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German in origin, the Schnauzer’s ancestors date back to the Middle Ages and dogs bearing a strong resemblance to Schnauzers can be seen depicted in artwork of that time including paintings by Lucas Cranach the Elder, Durer and Rembrandt. The Schnauzer (referred to by some as the ‘Standard Schnauzer’) was the first of the three Schnauzer breeds with both the Miniature and Giant Schnauzers evolving from this rugged little dog. The predecessor of the Schnauzer was the Wire Haired Pincher, a breed thought to have been developed from a number of breeds including the German Black Poodle and the Grey Wolf Spitz. Wire Haired Pinchers became known as Schnauzers after a dog called ‘Schnauze’ (a name derived from the German word for muzzle/snout) won at the 1879 Hanover International Show. A versatile breed the Schnauzer has been valued over the years as a ratter, a hunter of small game, a guardian of property, family, and farm, and livestock guard and drover. In Germany they have been used as police dogs and served as messenger dogs during the World Wars. In many countries they now provide valuable service as assistance and therapy dogs, search and rescue dogs, and explosives detection dogs. These loyal affectionate dogs are now found mainly as companions, their playful disposition and sense of humour making then excellent and devoted family pets.


Love of, and devotion to, his family is the hallmark of the Schnauzer. If he is to thrive and develop the true fun-loving and faithful Schnauzer personality he must be welcomed as a valued member of the household. If he is consigned to the backyard and left alone for long periods of time he will feel rejected and miserable as he needs human contact and interaction and loves to included in family activities and to be wherever his owners may be. He will also get bored with his own company and may devise tedium-relieving diversions which may have unwanted results. It is wise to ensure that the garden is securely fenced as he is a keen hunter of rats and other rodents and may dig under a fence or squeeze through a gap in pursuit of his prize. The Schnauzer is generally good with children and will join in games enthusiastically but his boisterousness may be too much for toddlers, and any form of teasing will not go down well with him. The breed earned the name ‘Kinder Watchers’ for their reliability as protectors of children and, as a guard dog and watchdog, the Schnauzer has few equals. Fearless in defence of his home and people he is always alert to what is going on around him and will warn of strangers or any untoward activities with a deep and formidable bark. He is an intelligent dog and needs firm leadership and direction from the outset as to acceptable behaviour and boundaries if he is not to end up being the head of the household. The Schnauzer is a fine house-dog and the ideal companion for an active owner.


This is generally a very healthy breed with plenty of energy. Once past the puppy stage the Schnauzer will benefit from lots of exercise and he requires a minimum of one good walk a day - preferably three brisk daily walks to keep him in peak physical condition. These walks and, if the opportunity presents, a supervised run in a secure area will help keep him mentally alert and happy. Activity is built in to him and in addition to play sessions, he will enjoy agility, obedience work, herding and tracking as well as accompanying his owner on hikes. The Schnauzer can also be trained to retrieve, both on land and in water, which will provide excellent exercise.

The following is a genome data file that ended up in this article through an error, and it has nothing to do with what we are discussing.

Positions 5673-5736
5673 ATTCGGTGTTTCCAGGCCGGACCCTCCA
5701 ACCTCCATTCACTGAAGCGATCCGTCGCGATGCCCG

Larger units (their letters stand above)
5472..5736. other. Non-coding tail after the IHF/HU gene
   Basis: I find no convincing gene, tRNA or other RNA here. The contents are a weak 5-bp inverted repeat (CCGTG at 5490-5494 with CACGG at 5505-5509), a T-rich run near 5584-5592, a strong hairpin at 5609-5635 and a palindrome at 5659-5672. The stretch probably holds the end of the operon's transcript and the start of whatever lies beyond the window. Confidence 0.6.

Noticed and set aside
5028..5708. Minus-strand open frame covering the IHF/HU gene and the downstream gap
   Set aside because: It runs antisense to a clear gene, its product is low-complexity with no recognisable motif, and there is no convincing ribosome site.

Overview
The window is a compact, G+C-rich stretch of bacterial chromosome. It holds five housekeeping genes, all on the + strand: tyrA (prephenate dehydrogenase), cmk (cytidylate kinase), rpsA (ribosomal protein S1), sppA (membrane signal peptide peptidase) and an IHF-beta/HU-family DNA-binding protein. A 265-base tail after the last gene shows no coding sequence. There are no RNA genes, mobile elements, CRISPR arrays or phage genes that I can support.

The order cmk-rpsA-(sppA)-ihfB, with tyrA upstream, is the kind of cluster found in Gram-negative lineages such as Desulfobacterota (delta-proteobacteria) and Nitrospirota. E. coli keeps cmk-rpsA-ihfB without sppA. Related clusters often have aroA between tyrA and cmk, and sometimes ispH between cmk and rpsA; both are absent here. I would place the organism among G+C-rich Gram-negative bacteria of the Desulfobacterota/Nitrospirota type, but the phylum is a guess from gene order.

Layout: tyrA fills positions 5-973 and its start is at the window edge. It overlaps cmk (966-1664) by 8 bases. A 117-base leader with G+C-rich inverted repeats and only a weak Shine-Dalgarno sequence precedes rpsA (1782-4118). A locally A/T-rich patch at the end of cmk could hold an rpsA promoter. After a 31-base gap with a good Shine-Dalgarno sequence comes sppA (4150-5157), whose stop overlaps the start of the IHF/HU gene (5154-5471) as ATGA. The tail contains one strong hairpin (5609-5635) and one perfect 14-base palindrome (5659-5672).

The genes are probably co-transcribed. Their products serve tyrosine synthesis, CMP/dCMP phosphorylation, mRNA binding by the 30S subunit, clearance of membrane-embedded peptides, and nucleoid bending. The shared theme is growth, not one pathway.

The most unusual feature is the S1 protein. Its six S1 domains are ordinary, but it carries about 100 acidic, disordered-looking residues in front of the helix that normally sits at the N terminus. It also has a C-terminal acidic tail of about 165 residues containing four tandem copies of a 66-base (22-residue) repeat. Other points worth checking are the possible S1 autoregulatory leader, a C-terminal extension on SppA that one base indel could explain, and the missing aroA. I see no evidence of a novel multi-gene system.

These quick-thinking, intelligent dogs have a high learning rate and require lots of mental stimulation. The Schnauzer has actually been described as “the dog with the human brain” and, while that is obviously an exaggeration, once a command is learned and understood it will not be forgotten. Commands will be carried out quickly and efficiently but, sometimes the application of the Schnauzer’s ability to think things out for himself may means that the execution of the command is done in the manner that seems most efficient to the dog rather than what the handler had in mind! Training should be conducted in short, interesting and varied sessions with no prolonged repetition of exercises which will inevitably bore the dog and cause it to dis-engage. Schnauzers are independent and can also be wilful but will not tolerate harsh training or severe reprimands. Positive reinforcement techniques should be used to get the best out of these clever little dogs. Care should be taken to ensure Schnauzers are well socialised when puppies to prevent mature dogs becoming overprotective. Introducing the puppy to as many various people, places, other dogs, noises and situations should ensure that he will grow to be a confident, well behaved and trustworthy adult.


  • Heart murmur (congenital)
  • pulmonic stenosis
  • kidney stones
  • Schnauzer comedo syndrome
  • fatty tumours
  • adenomas.


Some photographs of the Schnauzer...

Squiggle, owned by Glenn in Chelmsford, Essex, UK

Here is a photo of Squiggle in our garden.

Your dog here

Fact File

Awaiting photo





Expected Lifespan

12 to 15 years



48 cm (18.9 ins)


45.7 cm (18 ins)



18 kg (39.6 lbs)


16 kg (35.2 lbs)


Top coat wiry, harsh; close on neck and shoulders; clean on throat, skull and ears. Undercoat dense


Pure black or pepper and salt. Pepper and salt shades range from dark iron grey to light grey. The facial mask should harmonise with corresponding coat colour.

  • Pure Breed

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